Emerging Entrepreneurs

Start-up valuation: down, but not out

Meera Siva | Updated on January 20, 2018


Down rounds may not be a concern for early-stage companies, but likely to pinch only B2C e-commerce start-ups

After the recent cut in Flipkart’s valuation by Morgan Stanley and Rowe Price by 27 per cent and 15 per cent, respectively, down revisions seem to be the new normal. Two more funds – Valic and Fidelity Rutland Square Trust – have marked down the company’s stock price by nearly 30 per cent and 40 per cent, respectively. HSBC slashed Zomato’s valuation by 50 per cent — from $1 billion to $500 million.

Such big hair cuts could mean that subsequent fund raising may happen at lower valuations than earlier round – also known as ‘down rounds’. Data on US start-up valuation trends from CB Insights show that the pace of down rounds and down exits is increasing. For instance, there were only seven down deals in VC-based start-up in the third quarter of 2015; it doubled to 14 in the first quarter of 2016. The addition of unicorns (companies with $1 billion valuation) has correspondingly slowed from 25 per quarter to five in the same period.

Not new

Down rounds and exits are not new for Indian start-ups. Venture Intelligence data show that many companies had raised funding at reduced share price in the 2013-15 period as well. For example, Fashion and You, backed by VC firms such as Norwest Venture Partners, Intel Capital and Sequoia Capital India, saw a deep discount to its November 2011 valuation, during its June 2014 funding round.

The acquisition of Commonfloor by Quikr is said to be at a discount to the $160-million valuation that Google Capital funded it at. Likewise, Baby Oye’s acquisition by the Mahindra group is another exit that is said to have led to losses and write-offs for investors such as Accel Partners and Tiger Global.

Limited risk

While fire sales for weak businesses may continue, market observers feel that the risk of down rounds may be limited. For instance, down rounds may not be a concern for early-stage companies, says Karthik Reddy, Managing Director, Blume Ventures. It is likely that sliding valuations may only pinch B2C e-commerce start-ups, as they saw the steepest rise. “B2B plays were never a part of this wave per se. Their valuations may continue to be suppressed but they are unlikely to bear any brunt of down rounds,” he says.

Even among B2C businesses, those that have multi-channel distribution may not suffer that much as internet-only players, says Sharath Naru, Managing Partner, Ventureast. He feels that among the stakeholders, investors typically have protections and may not be impacted. “Many of the deals may be structured and could have unrealistic targets, hiding lower valuations,” he says. So, there may not be any immediate pain and only when the shares convert down the road, the reduced valuation will hit promoters and employees with ESOPs.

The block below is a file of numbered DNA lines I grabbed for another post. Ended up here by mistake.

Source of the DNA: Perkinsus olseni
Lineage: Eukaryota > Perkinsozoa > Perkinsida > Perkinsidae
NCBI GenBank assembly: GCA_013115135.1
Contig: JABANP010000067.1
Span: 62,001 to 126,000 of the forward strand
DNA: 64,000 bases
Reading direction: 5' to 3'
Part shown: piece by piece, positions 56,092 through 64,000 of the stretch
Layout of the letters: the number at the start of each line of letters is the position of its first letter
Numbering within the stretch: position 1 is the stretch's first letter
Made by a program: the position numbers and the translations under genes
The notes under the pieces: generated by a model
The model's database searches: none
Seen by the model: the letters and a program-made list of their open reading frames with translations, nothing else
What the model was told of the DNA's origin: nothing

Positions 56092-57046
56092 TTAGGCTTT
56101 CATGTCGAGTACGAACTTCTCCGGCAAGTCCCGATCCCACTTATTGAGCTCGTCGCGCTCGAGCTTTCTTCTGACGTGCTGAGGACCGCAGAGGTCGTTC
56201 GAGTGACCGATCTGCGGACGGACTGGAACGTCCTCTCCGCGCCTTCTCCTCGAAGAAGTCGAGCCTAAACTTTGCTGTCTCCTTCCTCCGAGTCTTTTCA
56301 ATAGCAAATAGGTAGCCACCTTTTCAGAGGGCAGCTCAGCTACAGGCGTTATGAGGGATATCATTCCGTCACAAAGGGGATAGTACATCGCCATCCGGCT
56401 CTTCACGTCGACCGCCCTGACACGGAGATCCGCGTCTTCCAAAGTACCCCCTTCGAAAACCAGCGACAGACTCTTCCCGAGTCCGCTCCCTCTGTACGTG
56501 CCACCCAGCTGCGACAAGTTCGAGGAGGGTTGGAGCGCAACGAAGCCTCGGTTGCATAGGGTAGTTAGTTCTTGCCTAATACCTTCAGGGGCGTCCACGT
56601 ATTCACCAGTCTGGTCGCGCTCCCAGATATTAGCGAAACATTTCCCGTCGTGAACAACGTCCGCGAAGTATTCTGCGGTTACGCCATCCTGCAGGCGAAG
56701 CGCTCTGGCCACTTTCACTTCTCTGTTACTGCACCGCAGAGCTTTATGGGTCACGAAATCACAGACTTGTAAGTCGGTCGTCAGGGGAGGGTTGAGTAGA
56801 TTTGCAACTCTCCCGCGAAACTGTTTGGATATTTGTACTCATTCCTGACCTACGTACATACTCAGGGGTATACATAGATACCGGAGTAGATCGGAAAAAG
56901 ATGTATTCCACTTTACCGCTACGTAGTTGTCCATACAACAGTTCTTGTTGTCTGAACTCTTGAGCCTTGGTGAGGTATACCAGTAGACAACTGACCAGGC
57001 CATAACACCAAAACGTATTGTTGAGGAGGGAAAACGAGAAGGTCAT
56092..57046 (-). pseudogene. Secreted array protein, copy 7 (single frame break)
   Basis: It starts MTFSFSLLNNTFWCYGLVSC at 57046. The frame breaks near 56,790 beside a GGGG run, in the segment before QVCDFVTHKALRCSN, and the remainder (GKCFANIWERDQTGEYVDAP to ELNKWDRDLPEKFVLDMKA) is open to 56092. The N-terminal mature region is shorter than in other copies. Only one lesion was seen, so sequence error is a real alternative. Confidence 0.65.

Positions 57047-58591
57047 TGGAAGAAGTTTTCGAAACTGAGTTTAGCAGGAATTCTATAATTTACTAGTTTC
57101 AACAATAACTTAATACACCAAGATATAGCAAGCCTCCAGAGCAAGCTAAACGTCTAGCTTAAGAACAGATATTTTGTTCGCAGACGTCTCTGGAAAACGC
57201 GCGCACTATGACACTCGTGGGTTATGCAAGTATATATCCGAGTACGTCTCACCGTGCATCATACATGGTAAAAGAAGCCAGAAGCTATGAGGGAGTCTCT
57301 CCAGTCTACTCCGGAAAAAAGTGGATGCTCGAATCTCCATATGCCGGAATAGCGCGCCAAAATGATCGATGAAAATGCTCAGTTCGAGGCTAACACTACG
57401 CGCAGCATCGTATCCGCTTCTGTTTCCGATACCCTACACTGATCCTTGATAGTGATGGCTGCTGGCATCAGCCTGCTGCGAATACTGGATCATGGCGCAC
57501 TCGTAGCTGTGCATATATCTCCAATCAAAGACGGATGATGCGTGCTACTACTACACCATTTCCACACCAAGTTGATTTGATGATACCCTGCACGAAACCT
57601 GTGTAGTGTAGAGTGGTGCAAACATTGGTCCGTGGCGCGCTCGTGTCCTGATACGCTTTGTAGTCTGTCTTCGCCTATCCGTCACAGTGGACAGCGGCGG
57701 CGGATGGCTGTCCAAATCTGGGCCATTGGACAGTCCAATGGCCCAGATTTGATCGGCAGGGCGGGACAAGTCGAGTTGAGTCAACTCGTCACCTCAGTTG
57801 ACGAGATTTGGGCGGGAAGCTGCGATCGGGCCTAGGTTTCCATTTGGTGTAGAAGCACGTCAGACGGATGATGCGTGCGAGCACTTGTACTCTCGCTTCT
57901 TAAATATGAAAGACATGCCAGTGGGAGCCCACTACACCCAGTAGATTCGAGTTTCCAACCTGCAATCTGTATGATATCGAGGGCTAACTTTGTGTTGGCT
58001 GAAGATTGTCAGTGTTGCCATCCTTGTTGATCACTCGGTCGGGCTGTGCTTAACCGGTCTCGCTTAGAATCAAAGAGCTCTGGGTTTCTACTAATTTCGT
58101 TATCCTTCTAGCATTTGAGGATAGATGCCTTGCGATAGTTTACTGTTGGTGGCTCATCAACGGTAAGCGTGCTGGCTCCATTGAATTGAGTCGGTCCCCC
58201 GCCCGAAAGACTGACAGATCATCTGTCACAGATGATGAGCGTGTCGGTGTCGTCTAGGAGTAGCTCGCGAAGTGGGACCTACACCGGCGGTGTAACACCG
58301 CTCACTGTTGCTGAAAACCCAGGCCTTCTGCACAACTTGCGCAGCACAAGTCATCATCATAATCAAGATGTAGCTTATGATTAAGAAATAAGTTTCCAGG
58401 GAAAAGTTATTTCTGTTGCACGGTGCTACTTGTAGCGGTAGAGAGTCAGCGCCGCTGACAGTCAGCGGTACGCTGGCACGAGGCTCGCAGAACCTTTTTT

Shailesh Ghorpade, Managing Partner and CIO, Exfinity Venture, feels that many of the big players have collected a war chest and may defer equity capital raise. “There is growth happening, so founders will look at debt options such as loan against receivables when they need funds,” he says. So there may not be an immediate hit to valuations and it may seem that all is well.

Many benefits

Rationalisation of valuations may not be all that bad and certainly not bad for everyone. For one, the ‘queered pitch’ created by money pumped in by hedge funds that ratcheted up valuations has given way to more caution and diligence, says Ghorpade. “It will be back to basics such as unit economics; multiples will not be just based on market leadership or GMV growth alone,” he says.

Also, the race to be first by throwing money around, driven by the belief that the winner takes all, may be over, say VCs. “Companies will try to find their niche and chalk their path to profit by focusing on new sectors instead of everyone wooing the same set of customers with discounts,” says Naru.

There may also be some winners in the current environment. Companies that offer solutions to reduce costs will likely benefit as start-ups focus on improving efficiencies. For instance, analytics could become important as start-ups want to do marketing with a focus by knowing who to offer discounts to.

Venture and strategic investors, who were waiting for an opportunity to invest, may find good opportunities in the near-term. There are many local funds and foreign funds focussed on India as well as corporate houses that are waiting to invest where they see value.

And promoters with a long-term view should not worry about raising funds at a lower valuation, advises Naru.

Published on May 16, 2016

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